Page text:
(CN) - A new lawsuit over Idaho's strict abortion bans filed Monday seeks clarifications on the state's recent exceptions to the bans that went into effect on July 1.
The abortion bans cited by the lawsuit primarily involve Idaho's "trigger ban" or "total abortion ban," which was passed in 2020 and went into effect in August 2022 after the Supreme Court overturned Roe v. Wade. The law initially prohibited abortion at all pregnancy stages while threatening felony criminal sentences of two to five years in state prison.
Another Idaho law not only prohibits abortions after six weeks but allows the family of a fetus or embryo to sue an abortion provider for at least $20,000 while imposing felony penalties and threatens revocation of a doctor's medical license. Meanwhile, Idaho's "abortion trafficking law" went into effect in May 2023, making it illegal for adults to assist minors in obtaining legal abortions out of state without the consent of their parents or legal guardians.
The bans have caused doctors to flee the state, fearing prosecution.
"Since Roe was overturned, obstetrician-gynecologists and maternal fetal medicine specialists are resigning and leaving Idaho in droves," the plaintiffs - four women, two doctors and the Idaho Academy of Family Physicians - say in the complaint, explaining that since Idaho's trigger ban went into effect, four out of Idaho's nine fetal medicine specialists have left the state while one other plans to retire this year.
That's in addition to two rural hospitals that have closed their labor and delivery centers - one of which attributed its closure to physician resignations in response to the laws - and struggles within the state's major hospitals to hire and retain doctors, according to the complaint.
"Prominent physicians are warning that Idaho's abortion bans are creating an extensive healthcare desert where both maternal and infant mortality rates will spike," the plaintiffs say, later adding the Idaho Legislature is covering up the measurable effects of its ban by ending its Maternal Mortality Review Committee - established by lawmakers to review and share data concerning pregnancy mortalities and provide remedies.
Amid tension over the fallout of the bans, the Idaho Legislature recently amended its total abortion ban to exclude instances of ectopic and molar pregnancies and situations in which abortions are necessary to save a mother's life or prevent a pregnancy caused by reported rape or incest in the first trimester.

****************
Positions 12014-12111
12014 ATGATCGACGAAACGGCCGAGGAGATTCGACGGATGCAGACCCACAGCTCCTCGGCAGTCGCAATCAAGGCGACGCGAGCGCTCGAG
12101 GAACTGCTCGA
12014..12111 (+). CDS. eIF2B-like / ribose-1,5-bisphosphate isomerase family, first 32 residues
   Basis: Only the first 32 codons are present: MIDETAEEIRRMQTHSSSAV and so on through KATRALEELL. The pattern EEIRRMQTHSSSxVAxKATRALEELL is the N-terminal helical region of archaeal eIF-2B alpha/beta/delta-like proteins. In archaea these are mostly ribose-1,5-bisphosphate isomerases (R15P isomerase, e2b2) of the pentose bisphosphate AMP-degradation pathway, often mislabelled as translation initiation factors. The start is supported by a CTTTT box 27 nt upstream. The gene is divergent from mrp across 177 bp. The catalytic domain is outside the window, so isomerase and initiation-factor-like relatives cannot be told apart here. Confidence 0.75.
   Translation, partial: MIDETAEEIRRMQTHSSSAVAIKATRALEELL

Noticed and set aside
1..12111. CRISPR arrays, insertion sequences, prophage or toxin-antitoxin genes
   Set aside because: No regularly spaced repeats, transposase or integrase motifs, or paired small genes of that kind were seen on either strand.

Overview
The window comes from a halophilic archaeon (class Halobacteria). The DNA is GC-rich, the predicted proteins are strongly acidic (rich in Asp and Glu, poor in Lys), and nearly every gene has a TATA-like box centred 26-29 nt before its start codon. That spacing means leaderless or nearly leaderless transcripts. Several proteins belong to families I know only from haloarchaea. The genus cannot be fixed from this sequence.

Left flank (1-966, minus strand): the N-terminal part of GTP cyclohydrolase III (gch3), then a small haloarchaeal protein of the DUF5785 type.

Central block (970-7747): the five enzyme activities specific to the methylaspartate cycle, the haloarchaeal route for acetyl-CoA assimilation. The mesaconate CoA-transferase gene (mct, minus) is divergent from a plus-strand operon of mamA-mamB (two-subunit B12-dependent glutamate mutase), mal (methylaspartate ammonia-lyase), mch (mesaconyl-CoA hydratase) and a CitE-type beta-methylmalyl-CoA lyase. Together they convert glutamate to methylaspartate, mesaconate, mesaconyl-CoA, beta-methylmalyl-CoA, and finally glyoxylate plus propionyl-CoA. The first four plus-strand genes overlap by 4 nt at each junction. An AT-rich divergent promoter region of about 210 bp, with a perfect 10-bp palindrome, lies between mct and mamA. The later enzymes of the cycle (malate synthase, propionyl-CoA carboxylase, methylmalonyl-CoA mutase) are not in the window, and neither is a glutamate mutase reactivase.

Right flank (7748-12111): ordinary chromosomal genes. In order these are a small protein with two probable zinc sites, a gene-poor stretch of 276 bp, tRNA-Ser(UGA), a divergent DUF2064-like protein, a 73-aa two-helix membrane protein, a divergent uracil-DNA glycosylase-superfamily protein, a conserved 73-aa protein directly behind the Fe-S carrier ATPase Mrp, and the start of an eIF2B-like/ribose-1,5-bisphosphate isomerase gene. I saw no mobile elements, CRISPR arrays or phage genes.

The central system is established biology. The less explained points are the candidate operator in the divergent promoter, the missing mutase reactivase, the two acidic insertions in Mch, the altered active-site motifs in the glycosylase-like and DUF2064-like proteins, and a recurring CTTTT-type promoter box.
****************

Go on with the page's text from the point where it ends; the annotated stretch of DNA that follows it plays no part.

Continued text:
The four individual plaintiffs, who could not access medical abortions in Idaho, and the others seek clarity on the scope of the state's exceptions that went into effect on July 1.
They say it is unclear whether the exceptions protect Idahoans like its patient plaintiffs, "for whom pregnancy poses serious threats" to their health, safety and families.
On Tuesday, Nancy Northup, the president and CEO of the Center for Reproductive Rights, issued a statement on how the demise of Roe v. Wade has led to several multi-state abortion bans that affect women when facing serious complications in their pregnancies.
"No one should have to be at death's door to receive essential health care, but that is exactly what happens when doctors are forced to practice medicine under threat of imprisonment," Northup said.
The abortion rights advocacy group - which is representing the plaintiffs in addition to attorneys from Nevin, Benjamin and McKay LLP - also helped launch two similar actions in Tennessee and Oklahoma on Monday, claiming the states' abortion bans prevent women with complicated pregnancies from receiving life-saving care. The lawsuit in Tennessee in particular is more reminiscent of the Idaho lawsuit, as it questions the limited scope of the state ban's "emergent medical condition" exception.
Together, Monday's lawsuits follow a series of other actions filed in the last year challenging laws that govern abortion care throughout the U.S., including Arizona, Missouri, Florida, North Carolina and Texas.
Source: Courthouse News Service